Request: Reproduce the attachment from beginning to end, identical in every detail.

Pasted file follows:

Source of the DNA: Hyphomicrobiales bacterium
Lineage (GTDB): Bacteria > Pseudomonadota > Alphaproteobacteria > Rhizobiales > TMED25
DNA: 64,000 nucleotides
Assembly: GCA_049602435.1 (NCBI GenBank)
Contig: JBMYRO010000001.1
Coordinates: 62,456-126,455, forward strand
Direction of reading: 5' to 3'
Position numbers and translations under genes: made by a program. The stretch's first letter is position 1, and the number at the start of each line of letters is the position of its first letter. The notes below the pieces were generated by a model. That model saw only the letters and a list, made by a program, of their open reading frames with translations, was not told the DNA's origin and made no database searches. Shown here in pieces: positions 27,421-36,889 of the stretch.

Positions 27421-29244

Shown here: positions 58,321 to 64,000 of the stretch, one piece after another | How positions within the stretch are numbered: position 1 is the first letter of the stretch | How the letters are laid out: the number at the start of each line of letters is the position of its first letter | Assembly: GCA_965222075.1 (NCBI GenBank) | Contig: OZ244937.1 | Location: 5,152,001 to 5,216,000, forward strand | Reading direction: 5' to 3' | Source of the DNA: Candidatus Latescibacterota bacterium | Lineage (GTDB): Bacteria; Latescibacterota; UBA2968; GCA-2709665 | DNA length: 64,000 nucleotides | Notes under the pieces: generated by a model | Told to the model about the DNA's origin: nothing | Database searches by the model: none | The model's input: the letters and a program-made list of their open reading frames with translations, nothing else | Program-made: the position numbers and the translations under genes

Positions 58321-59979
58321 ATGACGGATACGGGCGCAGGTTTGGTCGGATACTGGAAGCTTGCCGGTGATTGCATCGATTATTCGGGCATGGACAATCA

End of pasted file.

Source of the DNA: Hyphomicrobiales bacterium
Lineage (GTDB): Bacteria > Pseudomonadota > Alphaproteobacteria > Rhizobiales > TMED25
DNA: 64,000 nucleotides
Assembly: GCA_049602435.1 (NCBI GenBank)
Contig: JBMYRO010000001.1
Coordinates: 62,456-126,455, forward strand
Direction of reading: 5' to 3'
Position numbers and translations under genes: made by a program. The stretch's first letter is position 1, and the number at the start of each line of letters is the position of its first letter. The notes below the pieces were generated by a model. That model saw only the letters and a list, made by a program, of their open reading frames with translations, was not told the DNA's origin and made no database searches. Shown here in pieces: positions 27,421-36,889 of the stretch.

Positions 27421-29244

Shown here: positions 58,321 to 64,000 of the stretch, one piece after another | How positions within the stretch are numbered: position 1 is the first letter of the stretch | How the letters are laid out: the number at the start of each line of letters is the position of its first letter | Assembly: GCA_965222075.1 (NCBI GenBank) | Contig: OZ244937.1 | Location: 5,152,001 to 5,216,000, forward strand | Reading direction: 5' to 3' | Source of the DNA: Candidatus Latescibacterota bacterium | Lineage (GTDB): Bacteria; Latescibacterota; UBA2968; GCA-2709665 | DNA length: 64,000 nucleotides | Notes under the pieces: generated by a model | Told to the model about the DNA's origin: nothing | Database searches by the model: none | The model's input: the letters and a program-made list of their open reading frames with translations, nothing else | Program-made: the position numbers and the translations under genes

Positions 58321-59979
58321 ATGACGGATACGGGCGCAGGTTTGGTCGGATACTGGAAGCTTGCCGGTGATTGCATCGATTATTCGGGCATGGACAATCA